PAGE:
Well that sounds like a lot, now I write it down. That plus an intense and long term relationship? How do I do it?

Because I’m a difficult person. Difficult people get difficult things done.

What’s on your plate right now?

The More You Holmes

From: 2.1, Elementary 6.19

Title: “The Geek Interpreter”

Reference: in BBC Sherlock, The Geek Interpreter is one of a quick chain of plays on words from canon mysteries that we see breeze by in an illustration of Sherlock’s busy-ness. In this case, it’s a group of young comic book fans that notice the comics are coming true.

In Elementary’s most recent ep of this same title, we watch a brilliant mathematician interpret some data under duress, and her lovelorn PhD advisor hire Holmes & Watson to find her and her kidnappers.

Both shows use this title as a nod to original canon story “The Greek Interpreter,” one of the most chilling and (in my educated and well-read opinion) underrated stories in the canon. Though the ending is pretty anticlimactic–good on the Grenada series for making that right.

Problematic Toxic Masculinity Tropes

If you’ve followed my Problematic Badass Female Tropes series (over at Writers’ HQ, kids), you’ll recall that the central argument to all those discussions was that those tropes restrict and weaken strong (read: badass) female characters. The bait and switch problems of each PBFT was the dangling of the “badass” in front of us to distract us, while assuming that the character’s strength is enough to make us not notice nor care about the inherent misogynistic structures she has been constructed with.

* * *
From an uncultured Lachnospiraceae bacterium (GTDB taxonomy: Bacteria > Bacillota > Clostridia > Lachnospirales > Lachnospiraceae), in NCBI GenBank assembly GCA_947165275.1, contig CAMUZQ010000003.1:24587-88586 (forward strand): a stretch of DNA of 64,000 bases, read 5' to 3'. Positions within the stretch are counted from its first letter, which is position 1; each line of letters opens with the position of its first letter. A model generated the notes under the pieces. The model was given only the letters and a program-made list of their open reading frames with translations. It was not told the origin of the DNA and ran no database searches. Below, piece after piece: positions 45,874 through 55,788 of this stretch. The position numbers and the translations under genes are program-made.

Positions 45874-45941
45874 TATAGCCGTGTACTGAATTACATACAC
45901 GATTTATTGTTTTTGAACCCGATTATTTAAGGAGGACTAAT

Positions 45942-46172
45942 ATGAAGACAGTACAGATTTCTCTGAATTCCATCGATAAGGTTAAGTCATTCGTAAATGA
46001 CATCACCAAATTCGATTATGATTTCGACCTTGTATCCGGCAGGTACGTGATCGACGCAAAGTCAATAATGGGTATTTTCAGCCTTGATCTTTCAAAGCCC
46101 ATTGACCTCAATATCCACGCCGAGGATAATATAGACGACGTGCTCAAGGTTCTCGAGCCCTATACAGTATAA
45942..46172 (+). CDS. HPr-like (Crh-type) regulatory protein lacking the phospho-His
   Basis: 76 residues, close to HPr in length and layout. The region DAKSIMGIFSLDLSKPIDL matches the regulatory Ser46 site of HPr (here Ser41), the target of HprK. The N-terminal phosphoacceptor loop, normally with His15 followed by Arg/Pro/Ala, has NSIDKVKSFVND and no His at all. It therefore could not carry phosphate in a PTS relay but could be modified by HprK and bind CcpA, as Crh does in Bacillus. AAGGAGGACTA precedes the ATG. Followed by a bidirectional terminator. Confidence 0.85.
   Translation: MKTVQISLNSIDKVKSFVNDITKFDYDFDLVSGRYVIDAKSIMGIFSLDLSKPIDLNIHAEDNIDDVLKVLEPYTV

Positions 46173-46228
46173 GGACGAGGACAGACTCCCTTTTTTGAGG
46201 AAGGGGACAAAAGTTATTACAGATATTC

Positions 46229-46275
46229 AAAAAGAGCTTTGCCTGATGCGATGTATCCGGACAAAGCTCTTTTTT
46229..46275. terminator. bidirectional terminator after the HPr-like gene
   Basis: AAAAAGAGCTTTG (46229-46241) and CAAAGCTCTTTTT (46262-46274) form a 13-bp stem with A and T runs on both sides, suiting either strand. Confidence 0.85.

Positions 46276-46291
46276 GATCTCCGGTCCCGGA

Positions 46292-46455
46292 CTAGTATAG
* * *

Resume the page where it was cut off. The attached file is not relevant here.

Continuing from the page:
This new series will look at seven Problematic Toxic Masculinity tropes, and its central argument differs somewhat from that of the PBFTs, though of course the two sets of problematic tropes are intricately and innately connected. This series centers around the inherent assumption that males are strong and dominant. Where the PBFTs focus on the bait and switch of the strong female that’s in fact not strong but subservient to males, the PTMTs focus on the false labels of strength in male characters, as well as the narrow, restrictive, and damaging definition of what it means to be a strong man.

Both sets of tropes do similar things; both are examples of problems of gender and power. We will learn as we go through the male counterparts to the PBFTs that both sets of Problematic Tropes affect how media and entertainment express characters of all genders, and that all these problematic trope characters have a negative impact on the real people that consume and admire them.

But first, what does this trendy phrase Toxic Masculinity actually mean? Lately, in the continued wake of the #metoo movement, the phrase Toxic Masculinity is being bandied about by feminists of all stripes, mainly as a way to shut down conversations. I want to start conversations by writing about these tropes, not shut them down, so real quick let me give you, dear intelligent readers, my working definition of what Toxic Masculinity means (at least as far as these discussions go).

In a nutshell: Toxic Masculinity is the harmful view (ingrained in our patriarchal and heteronormative society) that if a man does not dominate, he is not a man. Domination of all things (from one’s own emotions to other people) is the key poison that puts the Toxic in Toxic Masculinity. Also remember: just like the Problematic Badass Female Tropes were, the Problematic Toxic Masculinity Tropes are not examples of what real men in the real world are actually like, but rather are problematic expressions of masculinity in the forms of characters in popular culture, art, and entertainment, and as such are influential to those who consume and attempt to emulate them. I want to point out the problems in these characters so that we can be aware of what the tropes are doing to us even as we continue to enjoy our media.